The retired Montezuma-Cortez High School on Seventh Street in Cortez will be demolished.
At their meeting Tuesday, Re-1 Board of Education members voted unanimously to accept the high school task force’s recommendation to tear down the former school, which contains friable asbestos filler within some of its cinder block walls.
Board member Sherri Wright thanked the task force for the work members had done.
“The task force has made this decision easier,” she said.
The 28-member task force, made up of district staff, local government officials and members of the public, met several times in the past few months to investigate options for the former high school, which was retired after the 2014-2015 school year. The task force studied several topics including district financing options, abating asbestos, demolishing the building and long-term planning for the site.
Though the board officially decided to demolish the building, questions remain on how the district will carry it out.
District officials have estimated that abating asbestos and demolishing the building would cost between $1.8 million and $2.5 million, far exceeding the amount originally budgeted.
Kemper Elementary Principal Jamie Haukeness, who also is Re-1 executive director of facilities and school safety, said funding will be a major concern going forward. He said the $1.8 million the district has set aside for a new stadium would be one potential funding source for the demolition effort.
The stadium money was raised after the original, voter-approved 2013 bond issue, which also funded the building of the new M-CHS. Haukeness said the task force recommended that the board go back to the voters with a ballot question regarding how to use the stadium money going forward.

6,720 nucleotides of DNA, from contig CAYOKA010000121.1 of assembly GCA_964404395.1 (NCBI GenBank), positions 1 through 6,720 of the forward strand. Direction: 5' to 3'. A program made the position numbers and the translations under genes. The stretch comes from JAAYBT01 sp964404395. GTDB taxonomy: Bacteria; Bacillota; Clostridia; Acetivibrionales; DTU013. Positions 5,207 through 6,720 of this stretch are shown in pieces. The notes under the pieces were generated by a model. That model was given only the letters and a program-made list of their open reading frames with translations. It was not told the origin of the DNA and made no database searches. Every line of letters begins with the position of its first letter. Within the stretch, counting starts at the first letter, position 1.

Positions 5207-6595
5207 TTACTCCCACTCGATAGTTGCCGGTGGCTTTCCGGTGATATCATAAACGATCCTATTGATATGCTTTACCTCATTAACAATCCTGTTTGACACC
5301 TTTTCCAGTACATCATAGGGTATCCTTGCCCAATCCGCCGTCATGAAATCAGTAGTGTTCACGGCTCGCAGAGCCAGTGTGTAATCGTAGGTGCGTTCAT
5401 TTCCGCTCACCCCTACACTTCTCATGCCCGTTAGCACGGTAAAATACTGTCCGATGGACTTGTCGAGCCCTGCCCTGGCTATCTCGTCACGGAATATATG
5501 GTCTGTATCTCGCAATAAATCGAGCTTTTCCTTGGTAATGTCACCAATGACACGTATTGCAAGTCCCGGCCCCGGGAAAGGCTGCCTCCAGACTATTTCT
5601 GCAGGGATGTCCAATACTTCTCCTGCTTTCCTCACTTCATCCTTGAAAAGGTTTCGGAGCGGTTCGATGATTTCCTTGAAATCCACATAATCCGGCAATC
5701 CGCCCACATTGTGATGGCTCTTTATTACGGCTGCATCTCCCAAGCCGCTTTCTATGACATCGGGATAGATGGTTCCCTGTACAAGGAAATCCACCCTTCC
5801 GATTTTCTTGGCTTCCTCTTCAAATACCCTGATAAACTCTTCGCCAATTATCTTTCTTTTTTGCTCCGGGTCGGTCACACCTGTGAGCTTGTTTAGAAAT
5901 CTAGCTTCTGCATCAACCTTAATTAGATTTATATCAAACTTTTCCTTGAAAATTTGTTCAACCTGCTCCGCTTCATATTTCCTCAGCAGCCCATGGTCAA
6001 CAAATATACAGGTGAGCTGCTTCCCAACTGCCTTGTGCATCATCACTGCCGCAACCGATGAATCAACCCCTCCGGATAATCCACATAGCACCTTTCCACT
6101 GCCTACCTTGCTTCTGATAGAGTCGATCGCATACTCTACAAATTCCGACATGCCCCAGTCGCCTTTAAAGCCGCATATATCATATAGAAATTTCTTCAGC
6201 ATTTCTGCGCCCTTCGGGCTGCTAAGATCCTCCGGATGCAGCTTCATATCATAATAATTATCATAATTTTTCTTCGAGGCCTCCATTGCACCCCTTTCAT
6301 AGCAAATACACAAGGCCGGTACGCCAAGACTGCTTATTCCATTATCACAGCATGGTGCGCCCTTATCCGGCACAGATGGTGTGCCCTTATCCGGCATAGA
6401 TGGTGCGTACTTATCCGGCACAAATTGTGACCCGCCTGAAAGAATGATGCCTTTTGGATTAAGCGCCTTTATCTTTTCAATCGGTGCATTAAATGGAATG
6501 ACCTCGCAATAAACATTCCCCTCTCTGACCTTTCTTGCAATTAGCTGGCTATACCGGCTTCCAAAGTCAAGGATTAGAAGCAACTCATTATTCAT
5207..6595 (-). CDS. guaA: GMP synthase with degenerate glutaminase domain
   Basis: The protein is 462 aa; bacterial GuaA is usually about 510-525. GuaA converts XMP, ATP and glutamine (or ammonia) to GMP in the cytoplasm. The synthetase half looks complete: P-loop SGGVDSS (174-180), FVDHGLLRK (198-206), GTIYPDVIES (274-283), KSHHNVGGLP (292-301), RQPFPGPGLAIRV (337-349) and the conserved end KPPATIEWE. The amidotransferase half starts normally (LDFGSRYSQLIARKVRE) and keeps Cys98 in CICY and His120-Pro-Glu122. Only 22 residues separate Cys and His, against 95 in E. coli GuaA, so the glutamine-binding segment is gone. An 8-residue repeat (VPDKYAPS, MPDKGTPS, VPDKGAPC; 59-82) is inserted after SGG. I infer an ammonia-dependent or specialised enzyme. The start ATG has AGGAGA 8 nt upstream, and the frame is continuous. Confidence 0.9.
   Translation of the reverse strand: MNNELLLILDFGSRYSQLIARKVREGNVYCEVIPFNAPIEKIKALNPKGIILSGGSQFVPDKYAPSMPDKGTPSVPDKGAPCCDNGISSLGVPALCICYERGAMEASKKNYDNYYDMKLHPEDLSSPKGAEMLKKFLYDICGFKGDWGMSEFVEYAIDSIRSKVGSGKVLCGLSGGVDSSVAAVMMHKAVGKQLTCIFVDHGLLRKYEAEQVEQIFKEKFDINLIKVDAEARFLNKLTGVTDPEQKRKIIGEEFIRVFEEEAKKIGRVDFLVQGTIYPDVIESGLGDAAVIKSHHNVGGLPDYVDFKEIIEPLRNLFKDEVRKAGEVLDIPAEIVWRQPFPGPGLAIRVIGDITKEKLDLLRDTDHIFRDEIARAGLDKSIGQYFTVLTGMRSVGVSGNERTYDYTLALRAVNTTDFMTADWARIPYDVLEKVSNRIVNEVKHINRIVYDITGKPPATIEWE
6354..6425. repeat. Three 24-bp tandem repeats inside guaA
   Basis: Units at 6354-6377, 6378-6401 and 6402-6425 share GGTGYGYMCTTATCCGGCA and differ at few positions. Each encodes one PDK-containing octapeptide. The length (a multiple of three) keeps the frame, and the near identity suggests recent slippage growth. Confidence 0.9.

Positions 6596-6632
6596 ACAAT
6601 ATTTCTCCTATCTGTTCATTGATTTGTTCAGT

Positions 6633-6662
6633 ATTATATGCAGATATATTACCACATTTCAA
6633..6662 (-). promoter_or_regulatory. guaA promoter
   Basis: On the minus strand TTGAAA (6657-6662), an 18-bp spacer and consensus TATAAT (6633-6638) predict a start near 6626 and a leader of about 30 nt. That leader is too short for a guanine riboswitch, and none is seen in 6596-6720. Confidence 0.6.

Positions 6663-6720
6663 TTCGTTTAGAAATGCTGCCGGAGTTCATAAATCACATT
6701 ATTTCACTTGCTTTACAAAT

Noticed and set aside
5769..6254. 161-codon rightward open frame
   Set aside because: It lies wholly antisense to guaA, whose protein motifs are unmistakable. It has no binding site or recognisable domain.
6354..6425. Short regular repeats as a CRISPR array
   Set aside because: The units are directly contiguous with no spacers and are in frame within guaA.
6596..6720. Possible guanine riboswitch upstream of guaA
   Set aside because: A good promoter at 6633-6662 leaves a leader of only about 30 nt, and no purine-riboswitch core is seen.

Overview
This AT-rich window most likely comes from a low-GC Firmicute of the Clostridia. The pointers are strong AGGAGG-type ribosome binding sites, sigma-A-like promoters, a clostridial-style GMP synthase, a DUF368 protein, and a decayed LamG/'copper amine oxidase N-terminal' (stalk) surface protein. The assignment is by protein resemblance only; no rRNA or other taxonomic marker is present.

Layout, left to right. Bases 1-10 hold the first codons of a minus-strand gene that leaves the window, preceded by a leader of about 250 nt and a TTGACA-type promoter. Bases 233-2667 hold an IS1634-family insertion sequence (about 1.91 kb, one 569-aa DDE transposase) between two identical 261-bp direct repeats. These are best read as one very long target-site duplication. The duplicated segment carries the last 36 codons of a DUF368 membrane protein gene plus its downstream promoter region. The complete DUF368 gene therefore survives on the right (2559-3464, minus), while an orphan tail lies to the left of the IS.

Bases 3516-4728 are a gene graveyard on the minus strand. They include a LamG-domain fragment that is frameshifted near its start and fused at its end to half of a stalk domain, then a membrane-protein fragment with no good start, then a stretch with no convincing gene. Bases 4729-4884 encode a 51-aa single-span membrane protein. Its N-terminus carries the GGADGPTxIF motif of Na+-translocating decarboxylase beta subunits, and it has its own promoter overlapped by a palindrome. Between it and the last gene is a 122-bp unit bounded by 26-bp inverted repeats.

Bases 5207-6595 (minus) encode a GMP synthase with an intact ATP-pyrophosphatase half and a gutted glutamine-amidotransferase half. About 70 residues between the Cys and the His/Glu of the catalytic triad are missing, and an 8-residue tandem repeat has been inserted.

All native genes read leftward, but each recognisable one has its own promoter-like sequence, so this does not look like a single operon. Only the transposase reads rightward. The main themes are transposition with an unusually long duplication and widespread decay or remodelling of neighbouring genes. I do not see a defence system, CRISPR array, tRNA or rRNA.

Despite hesitance from several members during an hour-long discussion, the board found a compromise at M-CHS principal Jason Wayman’s suggestion.
They unanimously decided to ask voters on the November election ballot to use up to $800,000 of the stadium money for the demolition of the retired high school as needed. They will leave untouched at least $1 million of the stadium funds, which will be used to upgrade the existing Panther Stadium on Broadway near Cortez Middle School. Any unused money from the demolition also will be used to upgrade that stadium.
Including that language on the ballot will cost the district $10,000, superintendent Lori Haukeness said.
Board member Pete Montano initially balked at repurposing the stadium money. He pointed out that 63 percent of voters approved the use of that money specifically for a new stadium, and he said the board shouldn’t touch it.
Board President Jack Schuenemeyer said he would support reallocating the stadium money only as a last resort.
“As a voter I would like to know that the district had exhausted other options,” he said.
About $908,000 might be available to the district to put toward the demolition through the Colorado Department of Education Building Excellent Schools Today (BEST) grant program, said Jim Ketter, who is the district’s owners representative along with his business partner Peter Robinson.